Friday, July 17, 2009

A Churchillian moment

I spent part of this week on the road for a business trip to the Lake of the Ozarks, in Missouri. On my way to the meeting, I happened to drive through Fulton, Missouri. I was not expecting it -- I didn't check the itinerary beforehand -- but a light went on as soon as I spotted the sign of the city. Now, I am not that old: but in what now feel as a different era, in a different country, I was quite engaged in politics, and a rather staunch "Cold Warrior." Fulton MO immediately evoked a defining moment in that struggle: the speech by one of my heroes, Winston Churchill, warning about the threat of Soviet expansionism in Europe:
From Stettin in the Baltic to Trieste in the Adriatic, an iron curtain has descended across the Continent. Behind that line lie all the capitals of the ancient states of Central and Eastern Europe. Warsaw, Berlin, Prague, Vienna, Budapest, Belgrade, Bucharest and Sofia, all these famous cities and the populations around them lie in what I must call the Soviet sphere, and all are subject in one form or another, not only to Soviet influence but to a very high and, in many cases, increasing measure of control from Moscow.

[Above, Winston Churchill at the podium delivering his lecture to the audience in Fulton, March 1946.]

And here I am, years later, driving though the town that was the scene of the historical moments. Since signs on the main route announced a "Winston Churchill Memorial", I took a few minutes for a quick visit to what turned out to be a very interesting museum, hosted on the ground of the local Westminster College. The story about the invitation sent by the college to Churchill (inspired by an alumnus connected to fellow Missourian Truman) and the visit by the former British Prime Minister and then-President Truman in 1946 is, in itself, fascinating. The following picture was taking as the duo paraded through the streets of Fulton, before the address of the Prime Minister.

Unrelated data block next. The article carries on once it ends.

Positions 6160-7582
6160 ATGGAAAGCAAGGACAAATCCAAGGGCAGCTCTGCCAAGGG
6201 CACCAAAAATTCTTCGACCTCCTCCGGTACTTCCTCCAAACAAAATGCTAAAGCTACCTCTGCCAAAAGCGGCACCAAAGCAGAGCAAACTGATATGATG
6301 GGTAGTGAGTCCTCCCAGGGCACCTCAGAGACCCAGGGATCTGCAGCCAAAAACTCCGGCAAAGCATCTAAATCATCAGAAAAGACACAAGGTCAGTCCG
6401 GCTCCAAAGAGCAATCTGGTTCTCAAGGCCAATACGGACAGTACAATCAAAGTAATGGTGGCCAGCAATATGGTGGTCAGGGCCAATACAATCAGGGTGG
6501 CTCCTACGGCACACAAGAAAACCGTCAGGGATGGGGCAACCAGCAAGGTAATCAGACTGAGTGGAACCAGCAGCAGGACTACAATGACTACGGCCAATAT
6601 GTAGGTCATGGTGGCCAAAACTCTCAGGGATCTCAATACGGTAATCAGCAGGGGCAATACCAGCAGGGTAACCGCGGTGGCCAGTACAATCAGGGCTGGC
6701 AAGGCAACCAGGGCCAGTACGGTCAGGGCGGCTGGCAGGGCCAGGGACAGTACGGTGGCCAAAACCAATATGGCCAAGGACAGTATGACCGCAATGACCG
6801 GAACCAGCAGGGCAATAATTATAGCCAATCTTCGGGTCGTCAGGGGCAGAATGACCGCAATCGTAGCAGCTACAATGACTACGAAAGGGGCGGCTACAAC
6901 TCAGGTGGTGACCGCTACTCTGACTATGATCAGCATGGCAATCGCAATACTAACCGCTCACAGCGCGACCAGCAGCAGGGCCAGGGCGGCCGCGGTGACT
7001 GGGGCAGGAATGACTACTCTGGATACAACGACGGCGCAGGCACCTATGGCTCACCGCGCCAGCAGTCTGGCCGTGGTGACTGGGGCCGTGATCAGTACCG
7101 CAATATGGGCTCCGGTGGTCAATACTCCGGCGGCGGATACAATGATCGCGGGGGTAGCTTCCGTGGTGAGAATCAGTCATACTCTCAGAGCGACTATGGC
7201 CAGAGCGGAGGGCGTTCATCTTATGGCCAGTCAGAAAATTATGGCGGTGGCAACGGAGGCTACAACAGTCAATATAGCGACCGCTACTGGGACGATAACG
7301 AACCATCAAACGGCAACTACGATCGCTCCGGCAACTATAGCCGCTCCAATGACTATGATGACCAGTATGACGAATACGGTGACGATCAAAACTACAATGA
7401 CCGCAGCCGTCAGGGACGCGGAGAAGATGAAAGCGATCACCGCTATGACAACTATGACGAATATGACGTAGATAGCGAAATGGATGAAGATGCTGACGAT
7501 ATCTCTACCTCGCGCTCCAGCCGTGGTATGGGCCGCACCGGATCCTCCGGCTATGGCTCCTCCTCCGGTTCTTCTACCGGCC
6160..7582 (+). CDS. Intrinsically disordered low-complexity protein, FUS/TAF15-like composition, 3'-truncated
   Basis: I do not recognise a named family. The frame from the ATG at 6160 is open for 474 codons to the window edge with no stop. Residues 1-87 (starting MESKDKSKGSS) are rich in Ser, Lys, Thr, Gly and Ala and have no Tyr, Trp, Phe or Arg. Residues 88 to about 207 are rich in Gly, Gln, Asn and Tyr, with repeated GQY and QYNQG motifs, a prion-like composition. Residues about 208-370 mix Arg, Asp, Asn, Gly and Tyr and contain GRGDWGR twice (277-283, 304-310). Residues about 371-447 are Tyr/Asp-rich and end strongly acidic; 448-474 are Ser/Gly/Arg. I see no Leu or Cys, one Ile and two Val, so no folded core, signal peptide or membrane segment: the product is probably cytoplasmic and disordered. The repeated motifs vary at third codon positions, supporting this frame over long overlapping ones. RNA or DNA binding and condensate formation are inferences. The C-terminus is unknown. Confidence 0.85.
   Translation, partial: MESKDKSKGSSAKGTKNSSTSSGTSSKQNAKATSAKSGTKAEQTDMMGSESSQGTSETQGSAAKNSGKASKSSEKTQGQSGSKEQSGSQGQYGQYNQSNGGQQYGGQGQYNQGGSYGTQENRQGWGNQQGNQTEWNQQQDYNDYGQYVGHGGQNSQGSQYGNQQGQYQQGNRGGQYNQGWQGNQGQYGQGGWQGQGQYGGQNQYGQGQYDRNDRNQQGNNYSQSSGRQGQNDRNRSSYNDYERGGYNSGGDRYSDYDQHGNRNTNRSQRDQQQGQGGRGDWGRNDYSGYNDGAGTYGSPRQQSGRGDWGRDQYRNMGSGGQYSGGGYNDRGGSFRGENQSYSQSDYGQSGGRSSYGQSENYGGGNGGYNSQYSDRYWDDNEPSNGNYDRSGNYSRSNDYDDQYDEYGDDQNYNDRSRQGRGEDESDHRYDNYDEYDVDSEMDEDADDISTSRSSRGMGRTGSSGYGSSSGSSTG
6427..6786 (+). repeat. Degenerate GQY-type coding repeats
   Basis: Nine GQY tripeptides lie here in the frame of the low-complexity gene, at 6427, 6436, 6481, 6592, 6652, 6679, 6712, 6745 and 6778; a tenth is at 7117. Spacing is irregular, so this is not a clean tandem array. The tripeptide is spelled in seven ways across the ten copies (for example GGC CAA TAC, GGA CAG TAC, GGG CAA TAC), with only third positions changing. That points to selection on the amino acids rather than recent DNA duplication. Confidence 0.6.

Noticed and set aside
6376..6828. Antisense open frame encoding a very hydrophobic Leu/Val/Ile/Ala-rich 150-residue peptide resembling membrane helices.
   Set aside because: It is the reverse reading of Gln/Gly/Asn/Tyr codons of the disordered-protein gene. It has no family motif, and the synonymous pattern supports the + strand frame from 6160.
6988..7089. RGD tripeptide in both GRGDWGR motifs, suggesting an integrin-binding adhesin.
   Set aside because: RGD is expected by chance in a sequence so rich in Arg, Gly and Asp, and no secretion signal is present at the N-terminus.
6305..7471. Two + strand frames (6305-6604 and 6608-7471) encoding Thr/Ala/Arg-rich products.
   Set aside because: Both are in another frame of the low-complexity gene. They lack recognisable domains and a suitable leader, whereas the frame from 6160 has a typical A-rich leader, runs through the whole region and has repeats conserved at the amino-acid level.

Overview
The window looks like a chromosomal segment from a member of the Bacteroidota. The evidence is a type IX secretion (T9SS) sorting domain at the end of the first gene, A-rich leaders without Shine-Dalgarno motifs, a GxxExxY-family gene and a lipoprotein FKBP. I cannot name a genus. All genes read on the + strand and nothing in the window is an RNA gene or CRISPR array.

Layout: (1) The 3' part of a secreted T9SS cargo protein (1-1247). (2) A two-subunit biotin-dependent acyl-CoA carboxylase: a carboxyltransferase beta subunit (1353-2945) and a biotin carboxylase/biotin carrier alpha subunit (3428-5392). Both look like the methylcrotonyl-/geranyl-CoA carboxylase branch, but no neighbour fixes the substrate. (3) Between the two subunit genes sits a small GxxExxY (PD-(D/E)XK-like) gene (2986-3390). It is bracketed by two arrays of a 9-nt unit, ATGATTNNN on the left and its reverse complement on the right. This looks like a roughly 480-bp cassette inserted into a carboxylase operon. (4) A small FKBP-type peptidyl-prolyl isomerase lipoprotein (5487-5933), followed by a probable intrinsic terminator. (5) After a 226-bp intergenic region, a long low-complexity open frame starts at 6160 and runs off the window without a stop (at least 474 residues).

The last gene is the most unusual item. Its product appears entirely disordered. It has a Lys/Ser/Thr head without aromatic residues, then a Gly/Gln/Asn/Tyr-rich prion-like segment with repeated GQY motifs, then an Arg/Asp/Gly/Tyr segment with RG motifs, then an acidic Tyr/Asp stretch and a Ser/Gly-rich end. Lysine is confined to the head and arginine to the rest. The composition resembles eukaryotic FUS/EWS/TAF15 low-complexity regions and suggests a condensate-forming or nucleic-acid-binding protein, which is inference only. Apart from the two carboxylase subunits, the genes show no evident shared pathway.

The Memorial is a small, wonderful museum, definitely worth a visit longer than the little time I had available -- I am certainly planning on stopping there again at the first opportunity, and spend at least a couple of hours walking through the exhibition, the Church that was transplanted from London to the middle of Missouri in the 1960s, and the surrounding grounds. It is a little gem, and I am glad I had this random opportunity to visit the Memorial to one of my favorite historical characters.

As an additional treat to myself, on my way out, I stopped to the small store inside the museum and bought a copy of "River War" (which I own in Italian, but not in the original English language.) I am sure I will soon succumb to the desire to engage in some Sudan scenario...


Bluebear Jeff said...

I don't recall what course they were for, but when I was in College one of my professors assigned both "The River War" and "Washing of the Spears" as required reading.

Wasn't that nice?

-- Jeff

CWT said...

Hi! I'm just back from a holiday where I visited Berlin for a short time, and got to stand by a section of the actual Berlin Wall, and Checkpoint Charlie. Curious to see it all for real! Also, the famous 'Iron Curtain' in the city is now mostly marked only by a line of cobbles in the roads, tracing out the old course of the wall.

Stokes Schwartz said...

What a fascinating find! It sounds terribly interesting. Glad you enjoyed it.

Best Regards,